This is not at all hypothetical, as many of you will know from personal experience. On one occasion, when I applied for two different positions at a university college—one in the philosophy department to teach critical thinking, the second in the Japanese department to teach Japanese, I was told by the chairperson of the philosophy department that I wouldn’t be hired, and only because I would be in direct competition with her by having the same area of expertise. She was very nice about it, and kindly offered to write a very strong letter of recommendation for me, for the same job anywhere else I might apply—anywhere but there.

So what is an anxious recruiter to do, about to face a gathering swarm of job-hungry recruiters set to impale him on one of the horns of this dilemma?

One strategy is to try your best to remain cool and “self-confident”. However, this does NOT mean, as so many assume, believing that you “can do anything you set your mind to”. That’s nonsense. The essence of self-confidence is being sure you have the unerring ability to choose the right battleground for yourself—to choose the right pond at the right time when a bigger ocean and its bigger fish seem too risky to be in and around, respectively.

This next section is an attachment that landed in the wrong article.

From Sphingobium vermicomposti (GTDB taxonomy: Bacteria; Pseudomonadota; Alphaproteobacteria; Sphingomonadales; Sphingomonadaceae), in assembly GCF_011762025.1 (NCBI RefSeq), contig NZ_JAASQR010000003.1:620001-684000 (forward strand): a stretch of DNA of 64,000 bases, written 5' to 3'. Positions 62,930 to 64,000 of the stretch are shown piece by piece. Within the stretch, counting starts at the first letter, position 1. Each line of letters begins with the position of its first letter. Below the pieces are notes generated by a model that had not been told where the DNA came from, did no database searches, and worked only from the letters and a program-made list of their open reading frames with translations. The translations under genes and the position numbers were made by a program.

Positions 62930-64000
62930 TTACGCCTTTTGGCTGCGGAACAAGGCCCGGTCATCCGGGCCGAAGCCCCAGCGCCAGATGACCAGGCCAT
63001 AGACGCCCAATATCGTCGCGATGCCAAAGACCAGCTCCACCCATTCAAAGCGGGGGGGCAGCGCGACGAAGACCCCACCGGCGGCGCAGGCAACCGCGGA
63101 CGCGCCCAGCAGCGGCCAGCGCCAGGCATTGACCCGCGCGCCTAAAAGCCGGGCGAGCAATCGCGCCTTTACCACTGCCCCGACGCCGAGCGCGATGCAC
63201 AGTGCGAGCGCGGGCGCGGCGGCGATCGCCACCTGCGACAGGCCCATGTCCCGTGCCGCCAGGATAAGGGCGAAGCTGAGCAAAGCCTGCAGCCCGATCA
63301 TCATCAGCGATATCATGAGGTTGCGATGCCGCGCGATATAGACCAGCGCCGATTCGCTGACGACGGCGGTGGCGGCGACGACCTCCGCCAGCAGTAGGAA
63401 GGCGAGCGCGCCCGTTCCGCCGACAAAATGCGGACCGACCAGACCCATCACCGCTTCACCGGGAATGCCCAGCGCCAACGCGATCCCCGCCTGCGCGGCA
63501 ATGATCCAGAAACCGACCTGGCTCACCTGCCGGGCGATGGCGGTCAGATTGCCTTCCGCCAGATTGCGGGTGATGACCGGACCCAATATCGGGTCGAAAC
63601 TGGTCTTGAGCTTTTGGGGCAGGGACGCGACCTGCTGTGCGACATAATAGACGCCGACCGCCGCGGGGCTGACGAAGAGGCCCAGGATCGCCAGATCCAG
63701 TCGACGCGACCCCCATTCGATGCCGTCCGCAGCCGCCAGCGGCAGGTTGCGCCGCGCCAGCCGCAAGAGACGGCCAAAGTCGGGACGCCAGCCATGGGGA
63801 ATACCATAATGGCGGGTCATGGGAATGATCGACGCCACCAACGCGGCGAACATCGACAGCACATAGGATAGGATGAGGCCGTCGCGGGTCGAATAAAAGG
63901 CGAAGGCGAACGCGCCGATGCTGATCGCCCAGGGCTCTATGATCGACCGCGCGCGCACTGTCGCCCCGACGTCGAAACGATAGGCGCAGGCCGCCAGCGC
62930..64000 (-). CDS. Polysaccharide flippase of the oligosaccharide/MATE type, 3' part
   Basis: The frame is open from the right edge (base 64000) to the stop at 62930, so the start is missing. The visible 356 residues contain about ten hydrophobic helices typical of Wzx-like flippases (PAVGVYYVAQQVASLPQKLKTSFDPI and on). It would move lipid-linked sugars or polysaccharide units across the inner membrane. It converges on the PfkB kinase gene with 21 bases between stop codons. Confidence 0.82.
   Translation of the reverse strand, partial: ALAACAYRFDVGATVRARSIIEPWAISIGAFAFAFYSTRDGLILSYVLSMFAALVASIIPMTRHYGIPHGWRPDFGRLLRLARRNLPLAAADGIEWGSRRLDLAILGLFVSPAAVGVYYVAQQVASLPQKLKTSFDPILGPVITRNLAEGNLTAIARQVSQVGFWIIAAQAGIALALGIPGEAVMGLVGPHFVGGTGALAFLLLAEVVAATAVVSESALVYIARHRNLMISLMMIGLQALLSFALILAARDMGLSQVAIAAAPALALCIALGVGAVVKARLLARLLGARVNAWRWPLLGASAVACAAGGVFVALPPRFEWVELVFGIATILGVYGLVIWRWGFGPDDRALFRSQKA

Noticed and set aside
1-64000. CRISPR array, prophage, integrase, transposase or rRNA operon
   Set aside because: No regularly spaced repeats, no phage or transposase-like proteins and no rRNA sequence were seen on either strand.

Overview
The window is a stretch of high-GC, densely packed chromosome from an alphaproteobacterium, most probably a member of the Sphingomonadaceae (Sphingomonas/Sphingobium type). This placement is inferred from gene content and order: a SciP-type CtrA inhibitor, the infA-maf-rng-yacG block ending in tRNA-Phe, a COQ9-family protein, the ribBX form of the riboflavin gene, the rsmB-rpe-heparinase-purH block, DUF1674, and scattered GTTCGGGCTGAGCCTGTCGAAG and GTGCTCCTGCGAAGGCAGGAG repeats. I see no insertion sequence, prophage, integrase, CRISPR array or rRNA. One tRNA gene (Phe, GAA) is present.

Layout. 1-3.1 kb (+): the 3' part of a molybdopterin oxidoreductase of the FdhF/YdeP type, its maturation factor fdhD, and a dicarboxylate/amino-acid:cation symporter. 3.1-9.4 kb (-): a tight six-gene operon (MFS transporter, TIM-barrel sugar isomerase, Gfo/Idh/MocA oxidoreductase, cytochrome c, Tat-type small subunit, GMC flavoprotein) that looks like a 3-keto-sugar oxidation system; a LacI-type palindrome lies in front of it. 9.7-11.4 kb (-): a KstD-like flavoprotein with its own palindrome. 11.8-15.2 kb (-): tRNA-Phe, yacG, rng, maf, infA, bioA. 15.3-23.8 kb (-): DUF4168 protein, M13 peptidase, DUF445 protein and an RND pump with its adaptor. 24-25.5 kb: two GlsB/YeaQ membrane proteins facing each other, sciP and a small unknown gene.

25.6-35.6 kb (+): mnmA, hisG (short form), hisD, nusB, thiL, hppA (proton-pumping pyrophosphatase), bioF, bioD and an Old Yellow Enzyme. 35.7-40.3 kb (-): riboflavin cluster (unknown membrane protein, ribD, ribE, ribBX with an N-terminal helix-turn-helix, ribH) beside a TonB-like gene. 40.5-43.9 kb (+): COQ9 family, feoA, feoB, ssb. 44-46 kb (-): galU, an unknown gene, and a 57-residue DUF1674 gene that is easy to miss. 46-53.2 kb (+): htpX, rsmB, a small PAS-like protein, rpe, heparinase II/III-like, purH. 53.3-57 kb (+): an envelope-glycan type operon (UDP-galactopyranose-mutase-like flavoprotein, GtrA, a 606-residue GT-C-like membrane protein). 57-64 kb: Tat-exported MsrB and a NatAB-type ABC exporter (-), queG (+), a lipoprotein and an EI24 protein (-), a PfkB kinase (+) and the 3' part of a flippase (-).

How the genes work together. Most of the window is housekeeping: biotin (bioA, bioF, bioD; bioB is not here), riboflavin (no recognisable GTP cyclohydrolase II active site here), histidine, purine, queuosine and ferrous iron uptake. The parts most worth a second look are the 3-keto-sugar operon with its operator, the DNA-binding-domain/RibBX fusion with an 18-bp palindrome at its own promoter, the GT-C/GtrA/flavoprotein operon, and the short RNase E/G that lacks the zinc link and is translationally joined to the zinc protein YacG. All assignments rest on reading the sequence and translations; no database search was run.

In this instance and in practical terms this means taking a close look at your current pond and battleground, viz., your office, and deciding whether there is room in the tank for another shark or in an expanded shark pack for both of you. If the answer is yes, there will be no problem in hiring a recruiter who is better than you are. But what if the answer is “no”?

Immanuel Kant, “the-greatest-good-for-the-greatest-number” Jeremy Bentham and maybe Buddha would probably advise that you do the right thing and let the chips, dominoes and resumes fall where they may: Hire the recruiter who is best for the company, not the best for your own job security.

Why is that? Presumably that’s because your legal/moral contract with your firm is for you to do your best for them and/or for the universe. Alternatively and at the very least, like a physician taking the Hippocratic oath, to “above all, do no harm”, you are obliged, Hippocrates would urge, to follow suit.

From this perspective, the challenge for you will be to follow, consult or negotiate with your conscience—or as a last resort, to trick and bamboozle it into agreeing that “there’s no harm” in not hiring the best.

One such self-serving conscience-neutralizing gambit is to imagine that if you hire an inferior, you will personally “mentor” the rookie all the way up to speed and beyond, citing, perhaps, the “tabula rasa”—blank slate—receptiveness and malleability of a greener recruit who can be molded to fit into your office. Nice try.

Then there’s the “Reality Therapy”, “natural consequences” approach: You hire the best, knowing full well that this will precipitate your replacement or a drop in your pecking-order rank.

You then update your resume and pass (when you cannot resolve) the moral dilemma onto the recruiter who will be interviewing you for your next job….

…..and possibly his.

By Michael Moffa